From Beach Read to World Premiere Ballet
Finding Inspiration from the Written Word
It’s summer, which means it’s time to dive into some great vacation reads. You never know, the next book you read—be it classic tome, romance, or thriller—might give you an idea for your next ballet.
Choreographers have always looked to novels as a source of inspiration for their ballets. One of the earliest was Jules Perrot’s Esmeralda (1844), based on Victor Hugo’s The Hunchback of Notre Dame. Marius Petipa—the “father of classical ballet” and the choreographer of Swan Lake, The Sleeping Beauty, and The Nutcracker—also tried his hand at adapting a novel, taking on Miguel de Cervante’s Don Quixote in 1869. In the 20th century, John Cranko retold the classic Pushkin story Onegin (1965), Kenneth MacMillan transformed Abbé Prévost’s Manon Lescaut into Manon (1974), and John Neumeier turned to Victor Hugo to create Lady of the Camellias (1978). Books remain a source of inspiration for today’s leading choreographers, including Christopher Wheeldon (whose Alice in Wonderland premiered in 2011), SF Ballet Choreographer in Residence Yuri Possokhov, and Cathy Marston.
Yuri Possokhov's Swimmer
Possokhov’s Swimmer is inspired by John Cheever’s short story The Swimmer, which follows a man as he makes his way home through his neighbors’ pools. But Possokhov broadens his ballet to include nods to Jack London’s Martin Eden, J.D. Salinger’s Catcher in the Rye, and Vladimir Nabokov’s Lolita, as well as Edward Hopper’s painting Nighthawks and Mike Nichols’s film The Graduate. All these influences create a surrealistic odyssey through 1960s American culture.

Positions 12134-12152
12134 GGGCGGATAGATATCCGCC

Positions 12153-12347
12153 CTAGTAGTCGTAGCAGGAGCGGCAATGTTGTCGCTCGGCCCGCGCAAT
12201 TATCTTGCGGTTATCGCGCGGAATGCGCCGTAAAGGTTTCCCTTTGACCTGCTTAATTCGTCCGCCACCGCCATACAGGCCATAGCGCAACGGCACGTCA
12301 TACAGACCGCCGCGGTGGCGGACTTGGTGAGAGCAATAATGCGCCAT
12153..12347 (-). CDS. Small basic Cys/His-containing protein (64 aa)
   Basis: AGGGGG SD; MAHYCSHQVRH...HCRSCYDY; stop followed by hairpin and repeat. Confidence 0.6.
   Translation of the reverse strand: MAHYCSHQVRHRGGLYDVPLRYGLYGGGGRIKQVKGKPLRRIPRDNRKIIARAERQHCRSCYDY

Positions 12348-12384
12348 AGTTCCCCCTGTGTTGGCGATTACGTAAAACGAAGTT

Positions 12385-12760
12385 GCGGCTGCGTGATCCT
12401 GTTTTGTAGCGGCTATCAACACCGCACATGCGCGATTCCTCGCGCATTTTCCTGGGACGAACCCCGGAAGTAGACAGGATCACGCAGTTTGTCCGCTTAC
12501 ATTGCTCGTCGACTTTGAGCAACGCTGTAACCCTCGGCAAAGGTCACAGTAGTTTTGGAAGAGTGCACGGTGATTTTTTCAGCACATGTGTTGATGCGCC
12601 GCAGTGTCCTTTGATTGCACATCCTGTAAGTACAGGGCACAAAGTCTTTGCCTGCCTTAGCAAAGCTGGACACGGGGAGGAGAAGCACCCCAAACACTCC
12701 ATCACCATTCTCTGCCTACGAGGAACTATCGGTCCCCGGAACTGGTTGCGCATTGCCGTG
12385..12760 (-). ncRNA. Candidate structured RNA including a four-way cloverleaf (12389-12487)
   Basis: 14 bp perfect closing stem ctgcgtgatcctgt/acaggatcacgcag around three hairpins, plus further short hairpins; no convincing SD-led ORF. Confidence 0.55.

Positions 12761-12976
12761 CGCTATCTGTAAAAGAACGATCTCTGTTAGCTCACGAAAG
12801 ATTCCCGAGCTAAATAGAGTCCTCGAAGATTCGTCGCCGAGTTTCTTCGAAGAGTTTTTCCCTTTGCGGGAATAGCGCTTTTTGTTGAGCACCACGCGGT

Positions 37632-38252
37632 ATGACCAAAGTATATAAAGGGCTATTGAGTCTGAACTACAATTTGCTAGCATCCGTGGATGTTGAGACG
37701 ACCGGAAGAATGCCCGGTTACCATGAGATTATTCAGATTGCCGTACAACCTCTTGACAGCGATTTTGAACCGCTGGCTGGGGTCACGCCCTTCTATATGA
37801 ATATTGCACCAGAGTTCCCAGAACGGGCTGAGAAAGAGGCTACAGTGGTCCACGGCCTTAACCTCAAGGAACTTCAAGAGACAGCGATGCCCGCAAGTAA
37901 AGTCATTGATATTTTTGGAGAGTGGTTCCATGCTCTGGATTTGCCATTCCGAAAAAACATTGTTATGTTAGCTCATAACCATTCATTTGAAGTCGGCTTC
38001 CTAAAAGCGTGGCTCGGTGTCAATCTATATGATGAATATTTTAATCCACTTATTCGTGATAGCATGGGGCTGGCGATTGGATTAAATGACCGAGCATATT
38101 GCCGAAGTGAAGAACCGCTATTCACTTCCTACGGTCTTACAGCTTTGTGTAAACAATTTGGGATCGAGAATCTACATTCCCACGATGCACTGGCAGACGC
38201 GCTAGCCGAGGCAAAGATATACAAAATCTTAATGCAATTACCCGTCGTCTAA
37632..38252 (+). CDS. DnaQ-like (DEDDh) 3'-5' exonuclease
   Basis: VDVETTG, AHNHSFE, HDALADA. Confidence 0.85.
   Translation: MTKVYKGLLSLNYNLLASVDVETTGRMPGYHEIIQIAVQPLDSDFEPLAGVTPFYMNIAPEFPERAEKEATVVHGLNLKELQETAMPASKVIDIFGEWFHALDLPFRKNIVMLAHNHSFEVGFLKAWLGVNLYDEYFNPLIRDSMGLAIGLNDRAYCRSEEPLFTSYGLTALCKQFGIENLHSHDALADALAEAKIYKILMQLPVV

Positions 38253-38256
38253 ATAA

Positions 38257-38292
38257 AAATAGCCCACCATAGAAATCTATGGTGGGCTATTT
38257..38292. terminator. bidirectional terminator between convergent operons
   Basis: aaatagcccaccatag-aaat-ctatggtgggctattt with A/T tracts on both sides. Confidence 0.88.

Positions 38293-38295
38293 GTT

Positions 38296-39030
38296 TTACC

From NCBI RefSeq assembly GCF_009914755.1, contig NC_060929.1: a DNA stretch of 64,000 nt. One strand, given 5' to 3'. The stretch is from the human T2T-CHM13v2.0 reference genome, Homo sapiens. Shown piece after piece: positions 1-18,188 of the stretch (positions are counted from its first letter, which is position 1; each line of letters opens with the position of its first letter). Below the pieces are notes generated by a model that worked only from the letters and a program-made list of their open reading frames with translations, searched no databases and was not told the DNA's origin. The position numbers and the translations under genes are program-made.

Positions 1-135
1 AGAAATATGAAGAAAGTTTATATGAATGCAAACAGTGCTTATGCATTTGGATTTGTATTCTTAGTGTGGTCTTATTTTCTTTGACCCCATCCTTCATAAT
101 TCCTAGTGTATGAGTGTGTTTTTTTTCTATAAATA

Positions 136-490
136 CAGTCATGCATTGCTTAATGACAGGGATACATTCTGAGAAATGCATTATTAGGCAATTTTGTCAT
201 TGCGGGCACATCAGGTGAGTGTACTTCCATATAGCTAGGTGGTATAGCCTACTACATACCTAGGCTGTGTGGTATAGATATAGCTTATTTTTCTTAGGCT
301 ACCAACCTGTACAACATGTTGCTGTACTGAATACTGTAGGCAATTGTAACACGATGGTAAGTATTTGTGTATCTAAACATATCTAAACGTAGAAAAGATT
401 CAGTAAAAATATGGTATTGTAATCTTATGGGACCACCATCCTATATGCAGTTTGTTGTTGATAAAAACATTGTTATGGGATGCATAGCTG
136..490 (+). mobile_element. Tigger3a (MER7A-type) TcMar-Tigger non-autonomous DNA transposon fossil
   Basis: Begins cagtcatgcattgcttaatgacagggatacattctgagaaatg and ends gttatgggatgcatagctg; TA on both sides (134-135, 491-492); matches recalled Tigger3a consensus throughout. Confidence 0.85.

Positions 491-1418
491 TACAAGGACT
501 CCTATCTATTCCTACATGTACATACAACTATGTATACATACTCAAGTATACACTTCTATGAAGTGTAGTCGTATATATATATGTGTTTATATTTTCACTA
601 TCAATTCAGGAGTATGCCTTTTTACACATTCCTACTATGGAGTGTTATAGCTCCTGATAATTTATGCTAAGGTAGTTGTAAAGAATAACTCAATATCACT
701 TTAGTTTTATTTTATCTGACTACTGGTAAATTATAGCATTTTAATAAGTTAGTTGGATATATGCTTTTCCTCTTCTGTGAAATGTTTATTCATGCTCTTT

Cathy Marston's Mrs. Robinson
Choreographer Cathy Marston frequently uses novels as inspiration, creating works like Jane Eyre, Dangerous Liaisons, and for SF Ballet: Snowblind and Mrs. Robinson. Snowblind, which premiered at the 2018 Unbound Festival, takes its starting point from Edith Wharton’s novella Ethan Frome. And Mrs. Robinson takes its inspiration from not one book, but two. Its main inspiration is Charles Webb’s novel The Graduate, with its complex female protagonist (Mrs. Robinson) and its setting of a 1960s world torn between buttoned-up, post-war American values and an emerging youth counterculture.
Marston’s interpretation of Mrs. Robinson also takes inspiration from Betty Friedan’s The Feminine Mystique, written the same year as The Graduate. Friedan’s book gave a name to the widespread unhappiness that many 1960s housewives were feeling as they strove for domestic perfection. The coincidence of the publication of these two books in the same year gave Marston an idea. “Wouldn’t it be lovely to rehabilitate Mrs. Robinson, so her destiny is not one of the lonely alcoholic?” says Marston. “To give her a chance to have a new life, like some of the women of that era went on to find?”
Swimmer and Mrs. Robinson are both part of SF Ballet’s 2021 Repertory Season. Swimmer is part of Program 01, running January 19–30. Mrs. Robinson is part of Program 03, running February 16–21.
Header Image: San Francisco Ballet in Possokhov’s Swimmer // © Erik Tomasson